Jacqui Sutton

Jacqui Sutton

 Houston, Texas, USA

Imagine Billie Holiday, Dolly Parton, and Aaron Copland jamming on the back porch. That's the sound of Frontier Jazz: an organic, artful blend of jazz, bluegrass and orchestral. Debut CD rode CMJ jazz charts for 6 weeks, peaking in Top 10 at #7.


Turning 50 and starting a garage band is not the usual vocalist’s narrative. But that’s what happened with me. It’s not just any band, but an orchestra: what I call the Frontier Jazz Orchestra—a stylistic mash-up of jazz, bluegrass and orchestral/chamber music that come together in my debut CD "Billie & Dolly"—an homage to my two vocal heroes, Billie Holiday and Dolly Parton.

As a singer, getting there wasn’t a straightforward trip. I was born in Orlando, Florida, the second of six children. In the 1960s, my mother (newly single, and pregnant with her sixth child), was determined to make a better life for all of us. She moved us to Rochester, New York. Think: Martin Luther King, Jr., the Beatles, integration, school busing, and the Jackson 5. It was about crossing lines. That sense of boundary trespass filtered into my world as I found myself drawn to experiences that were the opposite of my own. I could never get enough of Stevie Wonder’s Songs in the Key of Life, nor the Beatles’ Yesterday. We had one of those old-fashioned, what I call “kitchen table radios”, with the round wooden body, fabric over the speakers, and a crackly dial. I’d lean against that radio and be consumed by the sadness of Yesterday. Later in life, even certain songs that I heard on Muzak radio stations could make me stop in my tracks. It just had to sound beautiful to my ears. (Musical theater would take longer for me to appreciate, but I got there eventually.) As a musician, I had a brief stint in grade school as a flutist—recitals and everything—which ended abruptly at around age 11 when I lost the instrument and was terrified to report it. Around 1982 (my early 20s), I realized that there were no flute police in the Rochester City School District, and I could well have gone on to have some kind of instrumental career. I made this revelation during my time in the San Francisco Bay Area. Bobby McFerrin and Tuck & Patty were on the rise. As soon as I got there, I cast aside what I thought was my dream to be an environmental designer and at the insistence of one of my roommates, I auditioned for Jazzmouth, a vocal jazz ensemble led by Molly Holm. I had been a competitive gymnast for 11 years, but nothing seemed more dangerous, physically precarious or, paradoxically, beautiful than singing. My roommate helped me prepare one song: Summertime. After several false starts in the audition room (I couldn’t find my starting note, and finally pleaded to sing it a capella so I could get the heck out of there. Embarrassed, I bolted as soon as I was done. Molly called me up and asked me to join, with one admonition: “You’ve got to study.” I did. A lot. Well, Jazzmouth came and went. I moved to Portland, Oregon and got lured into the world of stage acting—from Shakespeare to dance theatre. Acting felt safer than singing because I was part of an ensemble—and besides there was “work to do.” I could distract myself—plus, there was all that cathartic emoting! When I performed in shows with music, I was regularly miscast as an alto because I have a low speaking voice, and I didn’t have the technical savvy to navigate my range. I was stuck performing in musicals that forced me to sing consistently out of my range—I developed a strong low end, a shaky transition, and rarely understood my high end. The whole thing just felt unreliable and scary, but I knew I enjoyed singing. Things changed after I moved to New York. I began studying with Jane Burbank, who finally diagnosed me as a lyric soprano. That was a partnership that lasted my entire stay in New York—15 years. When my husband and I moved to Houston, Texas in 2008, the foundation that Jane gave me helped me fully appreciate the last steps that were needed to help my voice become reliable. And I took those steps with Cynthia Clayton, an amazing, no-nonsense instructor who helped me love singing for the first time in my life. Not the idea of singing, but the act. Now you can’t shut me up! She gave me the freedom to create a vocal style and sound that produced what I think of as “vocal honesty”—something I hope that is authoritative, and my own.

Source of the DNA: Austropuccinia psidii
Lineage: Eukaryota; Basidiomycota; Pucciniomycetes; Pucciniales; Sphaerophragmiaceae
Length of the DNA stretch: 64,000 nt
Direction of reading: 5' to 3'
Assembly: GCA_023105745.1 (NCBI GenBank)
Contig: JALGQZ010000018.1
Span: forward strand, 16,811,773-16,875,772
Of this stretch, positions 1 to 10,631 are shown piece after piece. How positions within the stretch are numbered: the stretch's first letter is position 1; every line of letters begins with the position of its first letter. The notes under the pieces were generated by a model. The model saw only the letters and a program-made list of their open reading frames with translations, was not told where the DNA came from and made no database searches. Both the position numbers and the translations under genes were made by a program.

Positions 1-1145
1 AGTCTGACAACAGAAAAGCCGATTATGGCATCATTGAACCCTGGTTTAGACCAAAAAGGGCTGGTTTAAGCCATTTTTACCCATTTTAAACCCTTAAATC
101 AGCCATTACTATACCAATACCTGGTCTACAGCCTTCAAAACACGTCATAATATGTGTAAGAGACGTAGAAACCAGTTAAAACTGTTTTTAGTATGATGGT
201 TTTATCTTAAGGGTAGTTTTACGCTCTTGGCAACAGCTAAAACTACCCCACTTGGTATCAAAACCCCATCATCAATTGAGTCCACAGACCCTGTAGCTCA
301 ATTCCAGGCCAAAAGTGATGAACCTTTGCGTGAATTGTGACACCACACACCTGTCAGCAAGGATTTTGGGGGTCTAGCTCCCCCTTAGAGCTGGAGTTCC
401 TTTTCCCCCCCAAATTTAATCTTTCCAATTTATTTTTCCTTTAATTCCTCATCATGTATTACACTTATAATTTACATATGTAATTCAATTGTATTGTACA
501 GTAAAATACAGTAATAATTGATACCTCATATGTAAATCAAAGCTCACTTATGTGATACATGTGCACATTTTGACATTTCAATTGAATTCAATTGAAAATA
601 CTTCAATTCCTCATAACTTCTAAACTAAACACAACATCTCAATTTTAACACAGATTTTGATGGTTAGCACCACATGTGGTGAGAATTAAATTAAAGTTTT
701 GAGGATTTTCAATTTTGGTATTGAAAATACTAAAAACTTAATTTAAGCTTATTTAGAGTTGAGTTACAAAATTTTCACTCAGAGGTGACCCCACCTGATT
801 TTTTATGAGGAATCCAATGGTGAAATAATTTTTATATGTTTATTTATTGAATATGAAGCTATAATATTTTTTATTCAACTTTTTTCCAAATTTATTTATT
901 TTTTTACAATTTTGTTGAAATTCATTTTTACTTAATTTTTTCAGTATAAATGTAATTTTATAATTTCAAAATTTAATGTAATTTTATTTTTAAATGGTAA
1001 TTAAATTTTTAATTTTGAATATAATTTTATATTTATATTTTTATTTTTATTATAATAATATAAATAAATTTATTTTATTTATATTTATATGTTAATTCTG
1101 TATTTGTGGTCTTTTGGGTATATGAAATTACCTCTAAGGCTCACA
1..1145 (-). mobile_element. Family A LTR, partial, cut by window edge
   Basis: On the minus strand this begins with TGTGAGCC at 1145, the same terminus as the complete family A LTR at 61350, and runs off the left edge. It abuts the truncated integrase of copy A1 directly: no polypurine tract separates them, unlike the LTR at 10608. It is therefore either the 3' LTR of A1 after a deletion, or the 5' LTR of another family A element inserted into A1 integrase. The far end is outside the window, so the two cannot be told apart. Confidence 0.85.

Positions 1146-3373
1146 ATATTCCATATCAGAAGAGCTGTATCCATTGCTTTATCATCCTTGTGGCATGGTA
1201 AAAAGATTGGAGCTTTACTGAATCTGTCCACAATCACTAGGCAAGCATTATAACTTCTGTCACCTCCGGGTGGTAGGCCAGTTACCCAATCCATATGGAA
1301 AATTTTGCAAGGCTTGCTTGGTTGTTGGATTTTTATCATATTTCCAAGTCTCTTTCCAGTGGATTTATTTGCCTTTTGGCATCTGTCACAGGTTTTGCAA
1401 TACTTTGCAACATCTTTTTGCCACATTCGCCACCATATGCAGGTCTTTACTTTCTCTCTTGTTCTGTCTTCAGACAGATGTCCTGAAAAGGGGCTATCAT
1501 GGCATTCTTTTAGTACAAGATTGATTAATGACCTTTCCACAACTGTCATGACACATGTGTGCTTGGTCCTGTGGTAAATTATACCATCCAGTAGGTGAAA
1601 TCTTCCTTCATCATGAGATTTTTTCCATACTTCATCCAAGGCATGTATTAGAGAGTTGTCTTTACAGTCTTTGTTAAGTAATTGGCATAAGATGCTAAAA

In many ways, I feel grateful that I’ve discovered my voice now rather than when I was in my 20s. All those years languishing in oblivion forced me to respond to music in a more mature way. "Billie & Dolly" is the beginning of the journey for me. I’m curious to see where this all will lead. Stay tuned …


Notes From the Frontier (c) 2012
Billie & Dolly (c) 2010; Now playing on Pandora

Set List

Lady of the Harbor
Hummingbird/Blue Rondo a la Turk
Jenny Rebecca
One and Only
Nature Boy
Dear Friend
Where the Music Comes From
Weary Angel
Blue Mountain
Better Than Anything
God Bless the Child
Lazy Afternoon
Keeper of Your Love/Sweep Me Off My Feet
Those Memories of You
My Man's Gone Now
The Moon Is Made of Gold
Mississippi Song
Sleepin' Bee
Endless Stream of Tears